State Secretary Raymond Knops (Interior Affairs and Kingdom Relations) will pay a working visit to St. Eustatius, Saba, and St. Maarten from May 16th till May 20th.
On St. Eustatius, the state secretary will have meetings with deputy government commissioner Alida Francis and island secretary Malvern Dijkshoorn-Lopez, the members of the island council, and church leaders.
Knops will, among others, visit a number of projects in the field of roads, nature conservation, and water supply and speaks there with various stakeholders.
On May 17th, the state secretary will arrive on Saba, where he will meet with island governor Jonathan Johnson and island secretary Tim Muller, the members of the executive council, the island council, and the OMT.
The program also includes discussions about the Saba Package and a visit to a number of related projects. A meeting with the Youth Council has also been scheduled.
On May 18th, at the end of the day, the state secretary will travel on to Sint Maarten, where he will speak with Prime Minister Silveria Jacobs about political and administrative developments. He will, among others, also visit a vaccination location and a number of projects.
The site Koninkrijk.nu gives some background information for the reasons of Knop’s travel:
State Secretary Raymond Knops decided that the fifth tranche of liquidity support of 39 million guilders will not be disbursed as long as the problems with Philipsburg airport are not tackled energetically by the government of Sylveria Jacobs.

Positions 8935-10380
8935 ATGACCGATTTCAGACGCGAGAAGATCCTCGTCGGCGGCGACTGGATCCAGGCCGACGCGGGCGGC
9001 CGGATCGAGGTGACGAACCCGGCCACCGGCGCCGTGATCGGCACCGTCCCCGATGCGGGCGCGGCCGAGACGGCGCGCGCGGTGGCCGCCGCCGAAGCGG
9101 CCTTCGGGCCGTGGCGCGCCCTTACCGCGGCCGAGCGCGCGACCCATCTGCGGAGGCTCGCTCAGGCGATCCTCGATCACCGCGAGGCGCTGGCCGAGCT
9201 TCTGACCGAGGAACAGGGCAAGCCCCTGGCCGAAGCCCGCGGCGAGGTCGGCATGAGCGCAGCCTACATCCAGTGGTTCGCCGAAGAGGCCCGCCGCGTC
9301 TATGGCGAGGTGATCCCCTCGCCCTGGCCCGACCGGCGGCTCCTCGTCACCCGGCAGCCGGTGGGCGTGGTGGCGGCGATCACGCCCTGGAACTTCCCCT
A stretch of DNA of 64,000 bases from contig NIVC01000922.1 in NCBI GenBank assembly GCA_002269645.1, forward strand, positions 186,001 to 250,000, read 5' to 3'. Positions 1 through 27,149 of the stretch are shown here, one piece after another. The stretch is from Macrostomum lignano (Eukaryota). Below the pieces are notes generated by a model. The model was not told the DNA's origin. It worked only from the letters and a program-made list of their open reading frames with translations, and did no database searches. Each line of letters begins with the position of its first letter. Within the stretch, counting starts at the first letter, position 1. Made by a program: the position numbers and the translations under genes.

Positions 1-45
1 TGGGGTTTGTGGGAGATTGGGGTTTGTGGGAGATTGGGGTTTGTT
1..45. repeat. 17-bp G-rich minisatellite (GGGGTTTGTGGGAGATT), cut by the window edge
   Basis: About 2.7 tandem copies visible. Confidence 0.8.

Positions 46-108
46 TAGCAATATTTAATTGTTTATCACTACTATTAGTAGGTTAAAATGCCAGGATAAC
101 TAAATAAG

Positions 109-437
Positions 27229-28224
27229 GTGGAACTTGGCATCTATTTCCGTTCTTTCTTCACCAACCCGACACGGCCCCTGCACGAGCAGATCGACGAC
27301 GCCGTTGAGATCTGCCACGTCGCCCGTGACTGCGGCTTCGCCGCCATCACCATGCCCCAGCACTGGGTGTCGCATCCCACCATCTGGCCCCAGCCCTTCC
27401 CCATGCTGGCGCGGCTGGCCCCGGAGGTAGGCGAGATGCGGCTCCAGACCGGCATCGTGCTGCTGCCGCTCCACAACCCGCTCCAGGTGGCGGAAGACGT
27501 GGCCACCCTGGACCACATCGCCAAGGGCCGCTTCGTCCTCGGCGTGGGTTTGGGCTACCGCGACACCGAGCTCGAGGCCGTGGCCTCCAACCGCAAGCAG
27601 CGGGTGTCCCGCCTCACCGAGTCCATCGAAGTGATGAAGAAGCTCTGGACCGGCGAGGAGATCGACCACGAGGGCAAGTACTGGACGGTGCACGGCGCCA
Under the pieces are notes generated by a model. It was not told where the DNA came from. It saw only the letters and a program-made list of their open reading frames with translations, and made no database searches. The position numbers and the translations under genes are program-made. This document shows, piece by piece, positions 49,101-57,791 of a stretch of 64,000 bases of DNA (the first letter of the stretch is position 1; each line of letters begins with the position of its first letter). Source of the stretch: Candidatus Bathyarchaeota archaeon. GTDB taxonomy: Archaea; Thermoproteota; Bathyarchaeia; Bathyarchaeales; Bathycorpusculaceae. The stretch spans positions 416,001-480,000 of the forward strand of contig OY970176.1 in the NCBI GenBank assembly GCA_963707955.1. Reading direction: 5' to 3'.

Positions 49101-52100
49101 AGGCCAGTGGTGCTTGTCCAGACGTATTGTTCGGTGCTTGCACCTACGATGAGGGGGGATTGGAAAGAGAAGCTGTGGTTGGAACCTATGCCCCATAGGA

Earlier this week, the Royal Schiphol Group threatened to withdraw all its support for the airport’s terminal reconstruction project as of 15 July if good corporate governance at Princess Juliana International Airport is not restored before 26 May.
The airport was completely destroyed during the passage of Hurricane Irma in 2017. USD 51 million was set aside for the recovery, supplemented by a further USD 50 million loan on favorable terms from the European Investment Bank. The airport’s liquidity position was also guaranteed by a USD 21 million reservation to keep it operational during the corona crisis.
A number of conditions have been set for this financing that should lead to the restoration of confidence in the management of the airport. For example, in line with international standards, security surveys would be carried out on members of the airport management and supervisory boards, now and in the future, and profile sketches for the board members would be drawn up.
According to Knops, this is being thwarted by the current general director and two members of the Supervisory Board. They set their own agenda and push decisions without following proper procedures. The third Supervisory Board member, who sits on the recommendation of the Royal Schiphol Group, is actively excluded from this.
Knops says he has held several talks with the government of Sint Maarten in recent months, in which he has repeatedly called on Prime Minister Jacobs to take responsibility as a shareholder and to do everything in his power to ensure that the reconstruction of the airport terminal can go unimpeded. to be continued.
But in practice, the Dutch minister notes, he sees ‘little decisive action on this subject’. Jacobs would dismiss signs of tampering as rumors, and would display the view that the government as a shareholder should stand at a distance.